Amy Cutler, Recent Paintings on Paper, Apr. 22-June 12, 2004, at Leslie Tonkonow Artworks + Projects, 535 West 22nd Street, New York, N.Y. 10011
Any office drudge saddled with an oppressive routine can empathize with the characters in Brooklyn-based painter Amy Cutler's timely rendered gouache-on-paper works. And though unhappiness is gender-neutral, it is no accident that Cutler paints worlds populated only by women.
In 1971, Anne Sexton used the bare bones of familiar Grimms fairytales as the base for Transformations, her book of autobiographical poems through which she told the story of womens limited lives before feminism. After Sexton, feminist writers, artists and theorists pored over fairy tales for evidence that they indoctrinated women with self-loathing, promoted passivity and fostered unrealistic expectations.
With similar intent, Cutler employs her remarkable skill to present original parables of women who are tethered to their Cosmo Girl-induced insecurities and haunted by traditional definitions of femininity. And like Sexton, Cutler gives most of the women she depicts her own face.
Amy Cutlers original myths are particularly disarming. Her hodgepodge of ethnicities and references is almost as wondrous as her use of magic and grotesquery. She jumbles together European iconography with characters in Shaker or hippie garb, and renders it all with a technique that recalls Chinese watercolors and Persian prints. Caucasian characters ride Arabian horses in Equine Pell Mell, while Viragos shows Asian girls in Russian costumes with impossibly long hair pulled straight by thin poles, like those tightrope walkers use for balance, off of which the women hang birdcages and other random objects.
Merging vibrant cultures doesnt elevate the strain of the stultifying courses Cutler puts her characters through in her allegories of repression and obsession. Cutler depicts housework and factory jobs, as well as sweatshop-type labor in images like Tiger Mending, in which a group of Asian women stitch up tigers' wounded bodies using a needle and tread. Even maternity is seen as stifling in Progeny, in which two womans mouths are stopped up with their long, thin infants wearing snugglies that match their mothers bright pioneer dresses. With no way to communicate to each other, one woman reaches out and tears off the others hand.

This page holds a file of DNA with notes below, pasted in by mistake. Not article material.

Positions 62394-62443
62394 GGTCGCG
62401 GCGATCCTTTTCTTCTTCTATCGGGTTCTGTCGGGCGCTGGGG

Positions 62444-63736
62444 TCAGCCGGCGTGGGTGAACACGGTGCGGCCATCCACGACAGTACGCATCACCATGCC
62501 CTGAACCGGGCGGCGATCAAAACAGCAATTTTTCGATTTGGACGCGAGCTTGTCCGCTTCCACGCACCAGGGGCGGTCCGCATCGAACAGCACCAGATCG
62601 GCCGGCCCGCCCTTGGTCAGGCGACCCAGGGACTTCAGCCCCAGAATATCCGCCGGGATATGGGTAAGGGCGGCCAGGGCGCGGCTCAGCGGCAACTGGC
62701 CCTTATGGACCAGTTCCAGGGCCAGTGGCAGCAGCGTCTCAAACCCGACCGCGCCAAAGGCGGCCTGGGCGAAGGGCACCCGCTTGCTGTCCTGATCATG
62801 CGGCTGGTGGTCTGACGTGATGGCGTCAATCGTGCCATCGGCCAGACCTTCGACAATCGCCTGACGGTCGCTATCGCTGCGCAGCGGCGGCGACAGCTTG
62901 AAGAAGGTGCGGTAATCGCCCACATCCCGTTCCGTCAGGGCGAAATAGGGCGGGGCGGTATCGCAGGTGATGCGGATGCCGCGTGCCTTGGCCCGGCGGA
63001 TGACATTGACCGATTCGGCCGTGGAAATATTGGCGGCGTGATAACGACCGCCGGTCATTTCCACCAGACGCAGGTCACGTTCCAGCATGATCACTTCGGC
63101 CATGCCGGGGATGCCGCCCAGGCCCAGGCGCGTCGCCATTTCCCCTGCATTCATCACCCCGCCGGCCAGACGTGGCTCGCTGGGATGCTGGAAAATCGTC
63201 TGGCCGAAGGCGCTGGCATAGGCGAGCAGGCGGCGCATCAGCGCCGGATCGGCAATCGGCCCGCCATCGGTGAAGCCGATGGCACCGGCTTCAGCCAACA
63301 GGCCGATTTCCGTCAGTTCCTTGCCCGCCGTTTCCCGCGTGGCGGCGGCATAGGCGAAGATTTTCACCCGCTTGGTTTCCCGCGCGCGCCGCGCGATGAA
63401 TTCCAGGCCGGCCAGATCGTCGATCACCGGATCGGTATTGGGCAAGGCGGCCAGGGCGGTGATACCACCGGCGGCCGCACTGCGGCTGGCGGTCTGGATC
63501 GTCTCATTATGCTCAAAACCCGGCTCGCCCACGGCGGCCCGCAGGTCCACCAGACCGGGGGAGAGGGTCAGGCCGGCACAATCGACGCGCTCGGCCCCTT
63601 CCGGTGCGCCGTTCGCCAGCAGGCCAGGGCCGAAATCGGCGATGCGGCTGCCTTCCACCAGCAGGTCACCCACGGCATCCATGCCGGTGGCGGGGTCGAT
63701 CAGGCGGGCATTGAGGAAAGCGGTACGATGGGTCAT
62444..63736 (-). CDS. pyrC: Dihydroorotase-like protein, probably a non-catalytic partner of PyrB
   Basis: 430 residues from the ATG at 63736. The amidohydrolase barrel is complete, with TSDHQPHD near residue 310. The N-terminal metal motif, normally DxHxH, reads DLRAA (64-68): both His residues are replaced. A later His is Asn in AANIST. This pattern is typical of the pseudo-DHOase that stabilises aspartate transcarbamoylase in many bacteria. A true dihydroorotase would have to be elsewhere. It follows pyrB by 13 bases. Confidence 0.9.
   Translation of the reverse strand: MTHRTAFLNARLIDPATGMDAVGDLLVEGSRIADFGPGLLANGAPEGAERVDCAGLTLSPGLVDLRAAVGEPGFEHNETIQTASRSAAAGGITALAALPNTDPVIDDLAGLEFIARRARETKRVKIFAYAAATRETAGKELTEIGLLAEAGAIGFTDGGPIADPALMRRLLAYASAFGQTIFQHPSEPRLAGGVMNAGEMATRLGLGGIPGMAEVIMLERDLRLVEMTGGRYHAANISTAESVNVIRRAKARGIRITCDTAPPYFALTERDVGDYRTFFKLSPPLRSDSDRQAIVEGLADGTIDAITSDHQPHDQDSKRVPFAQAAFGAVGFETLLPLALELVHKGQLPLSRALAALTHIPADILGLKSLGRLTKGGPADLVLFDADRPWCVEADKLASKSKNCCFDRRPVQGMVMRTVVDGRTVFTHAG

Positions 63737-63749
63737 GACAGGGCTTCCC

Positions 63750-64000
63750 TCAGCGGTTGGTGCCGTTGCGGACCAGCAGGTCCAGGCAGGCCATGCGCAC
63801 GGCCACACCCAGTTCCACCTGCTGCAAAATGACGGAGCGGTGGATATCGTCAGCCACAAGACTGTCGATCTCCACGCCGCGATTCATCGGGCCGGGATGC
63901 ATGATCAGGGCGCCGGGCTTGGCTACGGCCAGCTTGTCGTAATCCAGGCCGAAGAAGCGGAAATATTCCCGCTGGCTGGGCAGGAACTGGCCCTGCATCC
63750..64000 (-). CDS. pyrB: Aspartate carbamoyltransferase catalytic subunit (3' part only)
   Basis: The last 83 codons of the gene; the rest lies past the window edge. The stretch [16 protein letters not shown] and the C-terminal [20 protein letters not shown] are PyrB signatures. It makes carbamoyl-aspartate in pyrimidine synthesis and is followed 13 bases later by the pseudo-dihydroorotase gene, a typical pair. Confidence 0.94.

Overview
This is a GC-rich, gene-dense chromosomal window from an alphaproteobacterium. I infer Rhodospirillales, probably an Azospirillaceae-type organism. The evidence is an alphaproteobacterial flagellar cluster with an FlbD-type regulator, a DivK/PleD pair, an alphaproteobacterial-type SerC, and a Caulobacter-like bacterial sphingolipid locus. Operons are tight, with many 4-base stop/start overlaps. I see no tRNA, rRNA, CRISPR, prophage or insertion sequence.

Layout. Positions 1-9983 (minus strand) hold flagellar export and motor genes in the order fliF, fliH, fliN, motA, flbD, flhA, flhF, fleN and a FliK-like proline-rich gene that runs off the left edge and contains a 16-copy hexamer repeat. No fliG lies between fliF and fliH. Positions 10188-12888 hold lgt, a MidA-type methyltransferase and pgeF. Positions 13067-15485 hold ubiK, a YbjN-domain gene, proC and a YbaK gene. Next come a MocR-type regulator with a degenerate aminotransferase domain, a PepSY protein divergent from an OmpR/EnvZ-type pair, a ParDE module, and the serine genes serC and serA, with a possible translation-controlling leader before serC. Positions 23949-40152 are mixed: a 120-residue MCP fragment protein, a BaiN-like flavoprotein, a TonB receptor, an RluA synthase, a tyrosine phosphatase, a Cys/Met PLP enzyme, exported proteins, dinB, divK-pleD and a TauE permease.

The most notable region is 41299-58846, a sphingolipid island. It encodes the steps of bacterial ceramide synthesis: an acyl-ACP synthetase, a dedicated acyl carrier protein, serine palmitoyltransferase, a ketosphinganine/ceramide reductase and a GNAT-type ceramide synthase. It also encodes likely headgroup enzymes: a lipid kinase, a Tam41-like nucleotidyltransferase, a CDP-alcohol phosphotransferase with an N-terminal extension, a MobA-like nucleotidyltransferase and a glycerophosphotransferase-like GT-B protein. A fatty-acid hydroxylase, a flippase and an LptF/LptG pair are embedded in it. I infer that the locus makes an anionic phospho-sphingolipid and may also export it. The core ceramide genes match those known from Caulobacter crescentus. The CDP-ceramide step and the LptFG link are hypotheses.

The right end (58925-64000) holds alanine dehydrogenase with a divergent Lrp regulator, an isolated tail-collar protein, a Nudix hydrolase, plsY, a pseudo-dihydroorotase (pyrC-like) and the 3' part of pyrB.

And though her paintings are dreamlike, her characters are punished for attempting to have their own escapist reveries. In Trial, a few dourly dressed women build a brick wall around their similarly dressed friends who stand with eyes lifted to the sky where they apparently are flying kites whose strings are really threads they unwind from their dresses. While the women building the wall get their skirts caught and sandwiched between the bricks, the women flying the kites are inadvertently unraveling their dresses.
In Army of Me, a giant version of Cutler stands awkwardly looking out at a rally of smaller self-portraits waiting before her. Everyone wears chipper print dresses and dowdy shoes, and they gaze up at their leader expectantly. Cutler Mere seems bewildered and tongue-tied; her fists are clenched. How can she represent or integrate these facets of herself? What can she possibly tell all these attentive young women? Thankfully, the real Amy Cutlers paintings are eloquent enough.
ANA FINEL HONIGMAN is assistant editor at Artnet Magazine.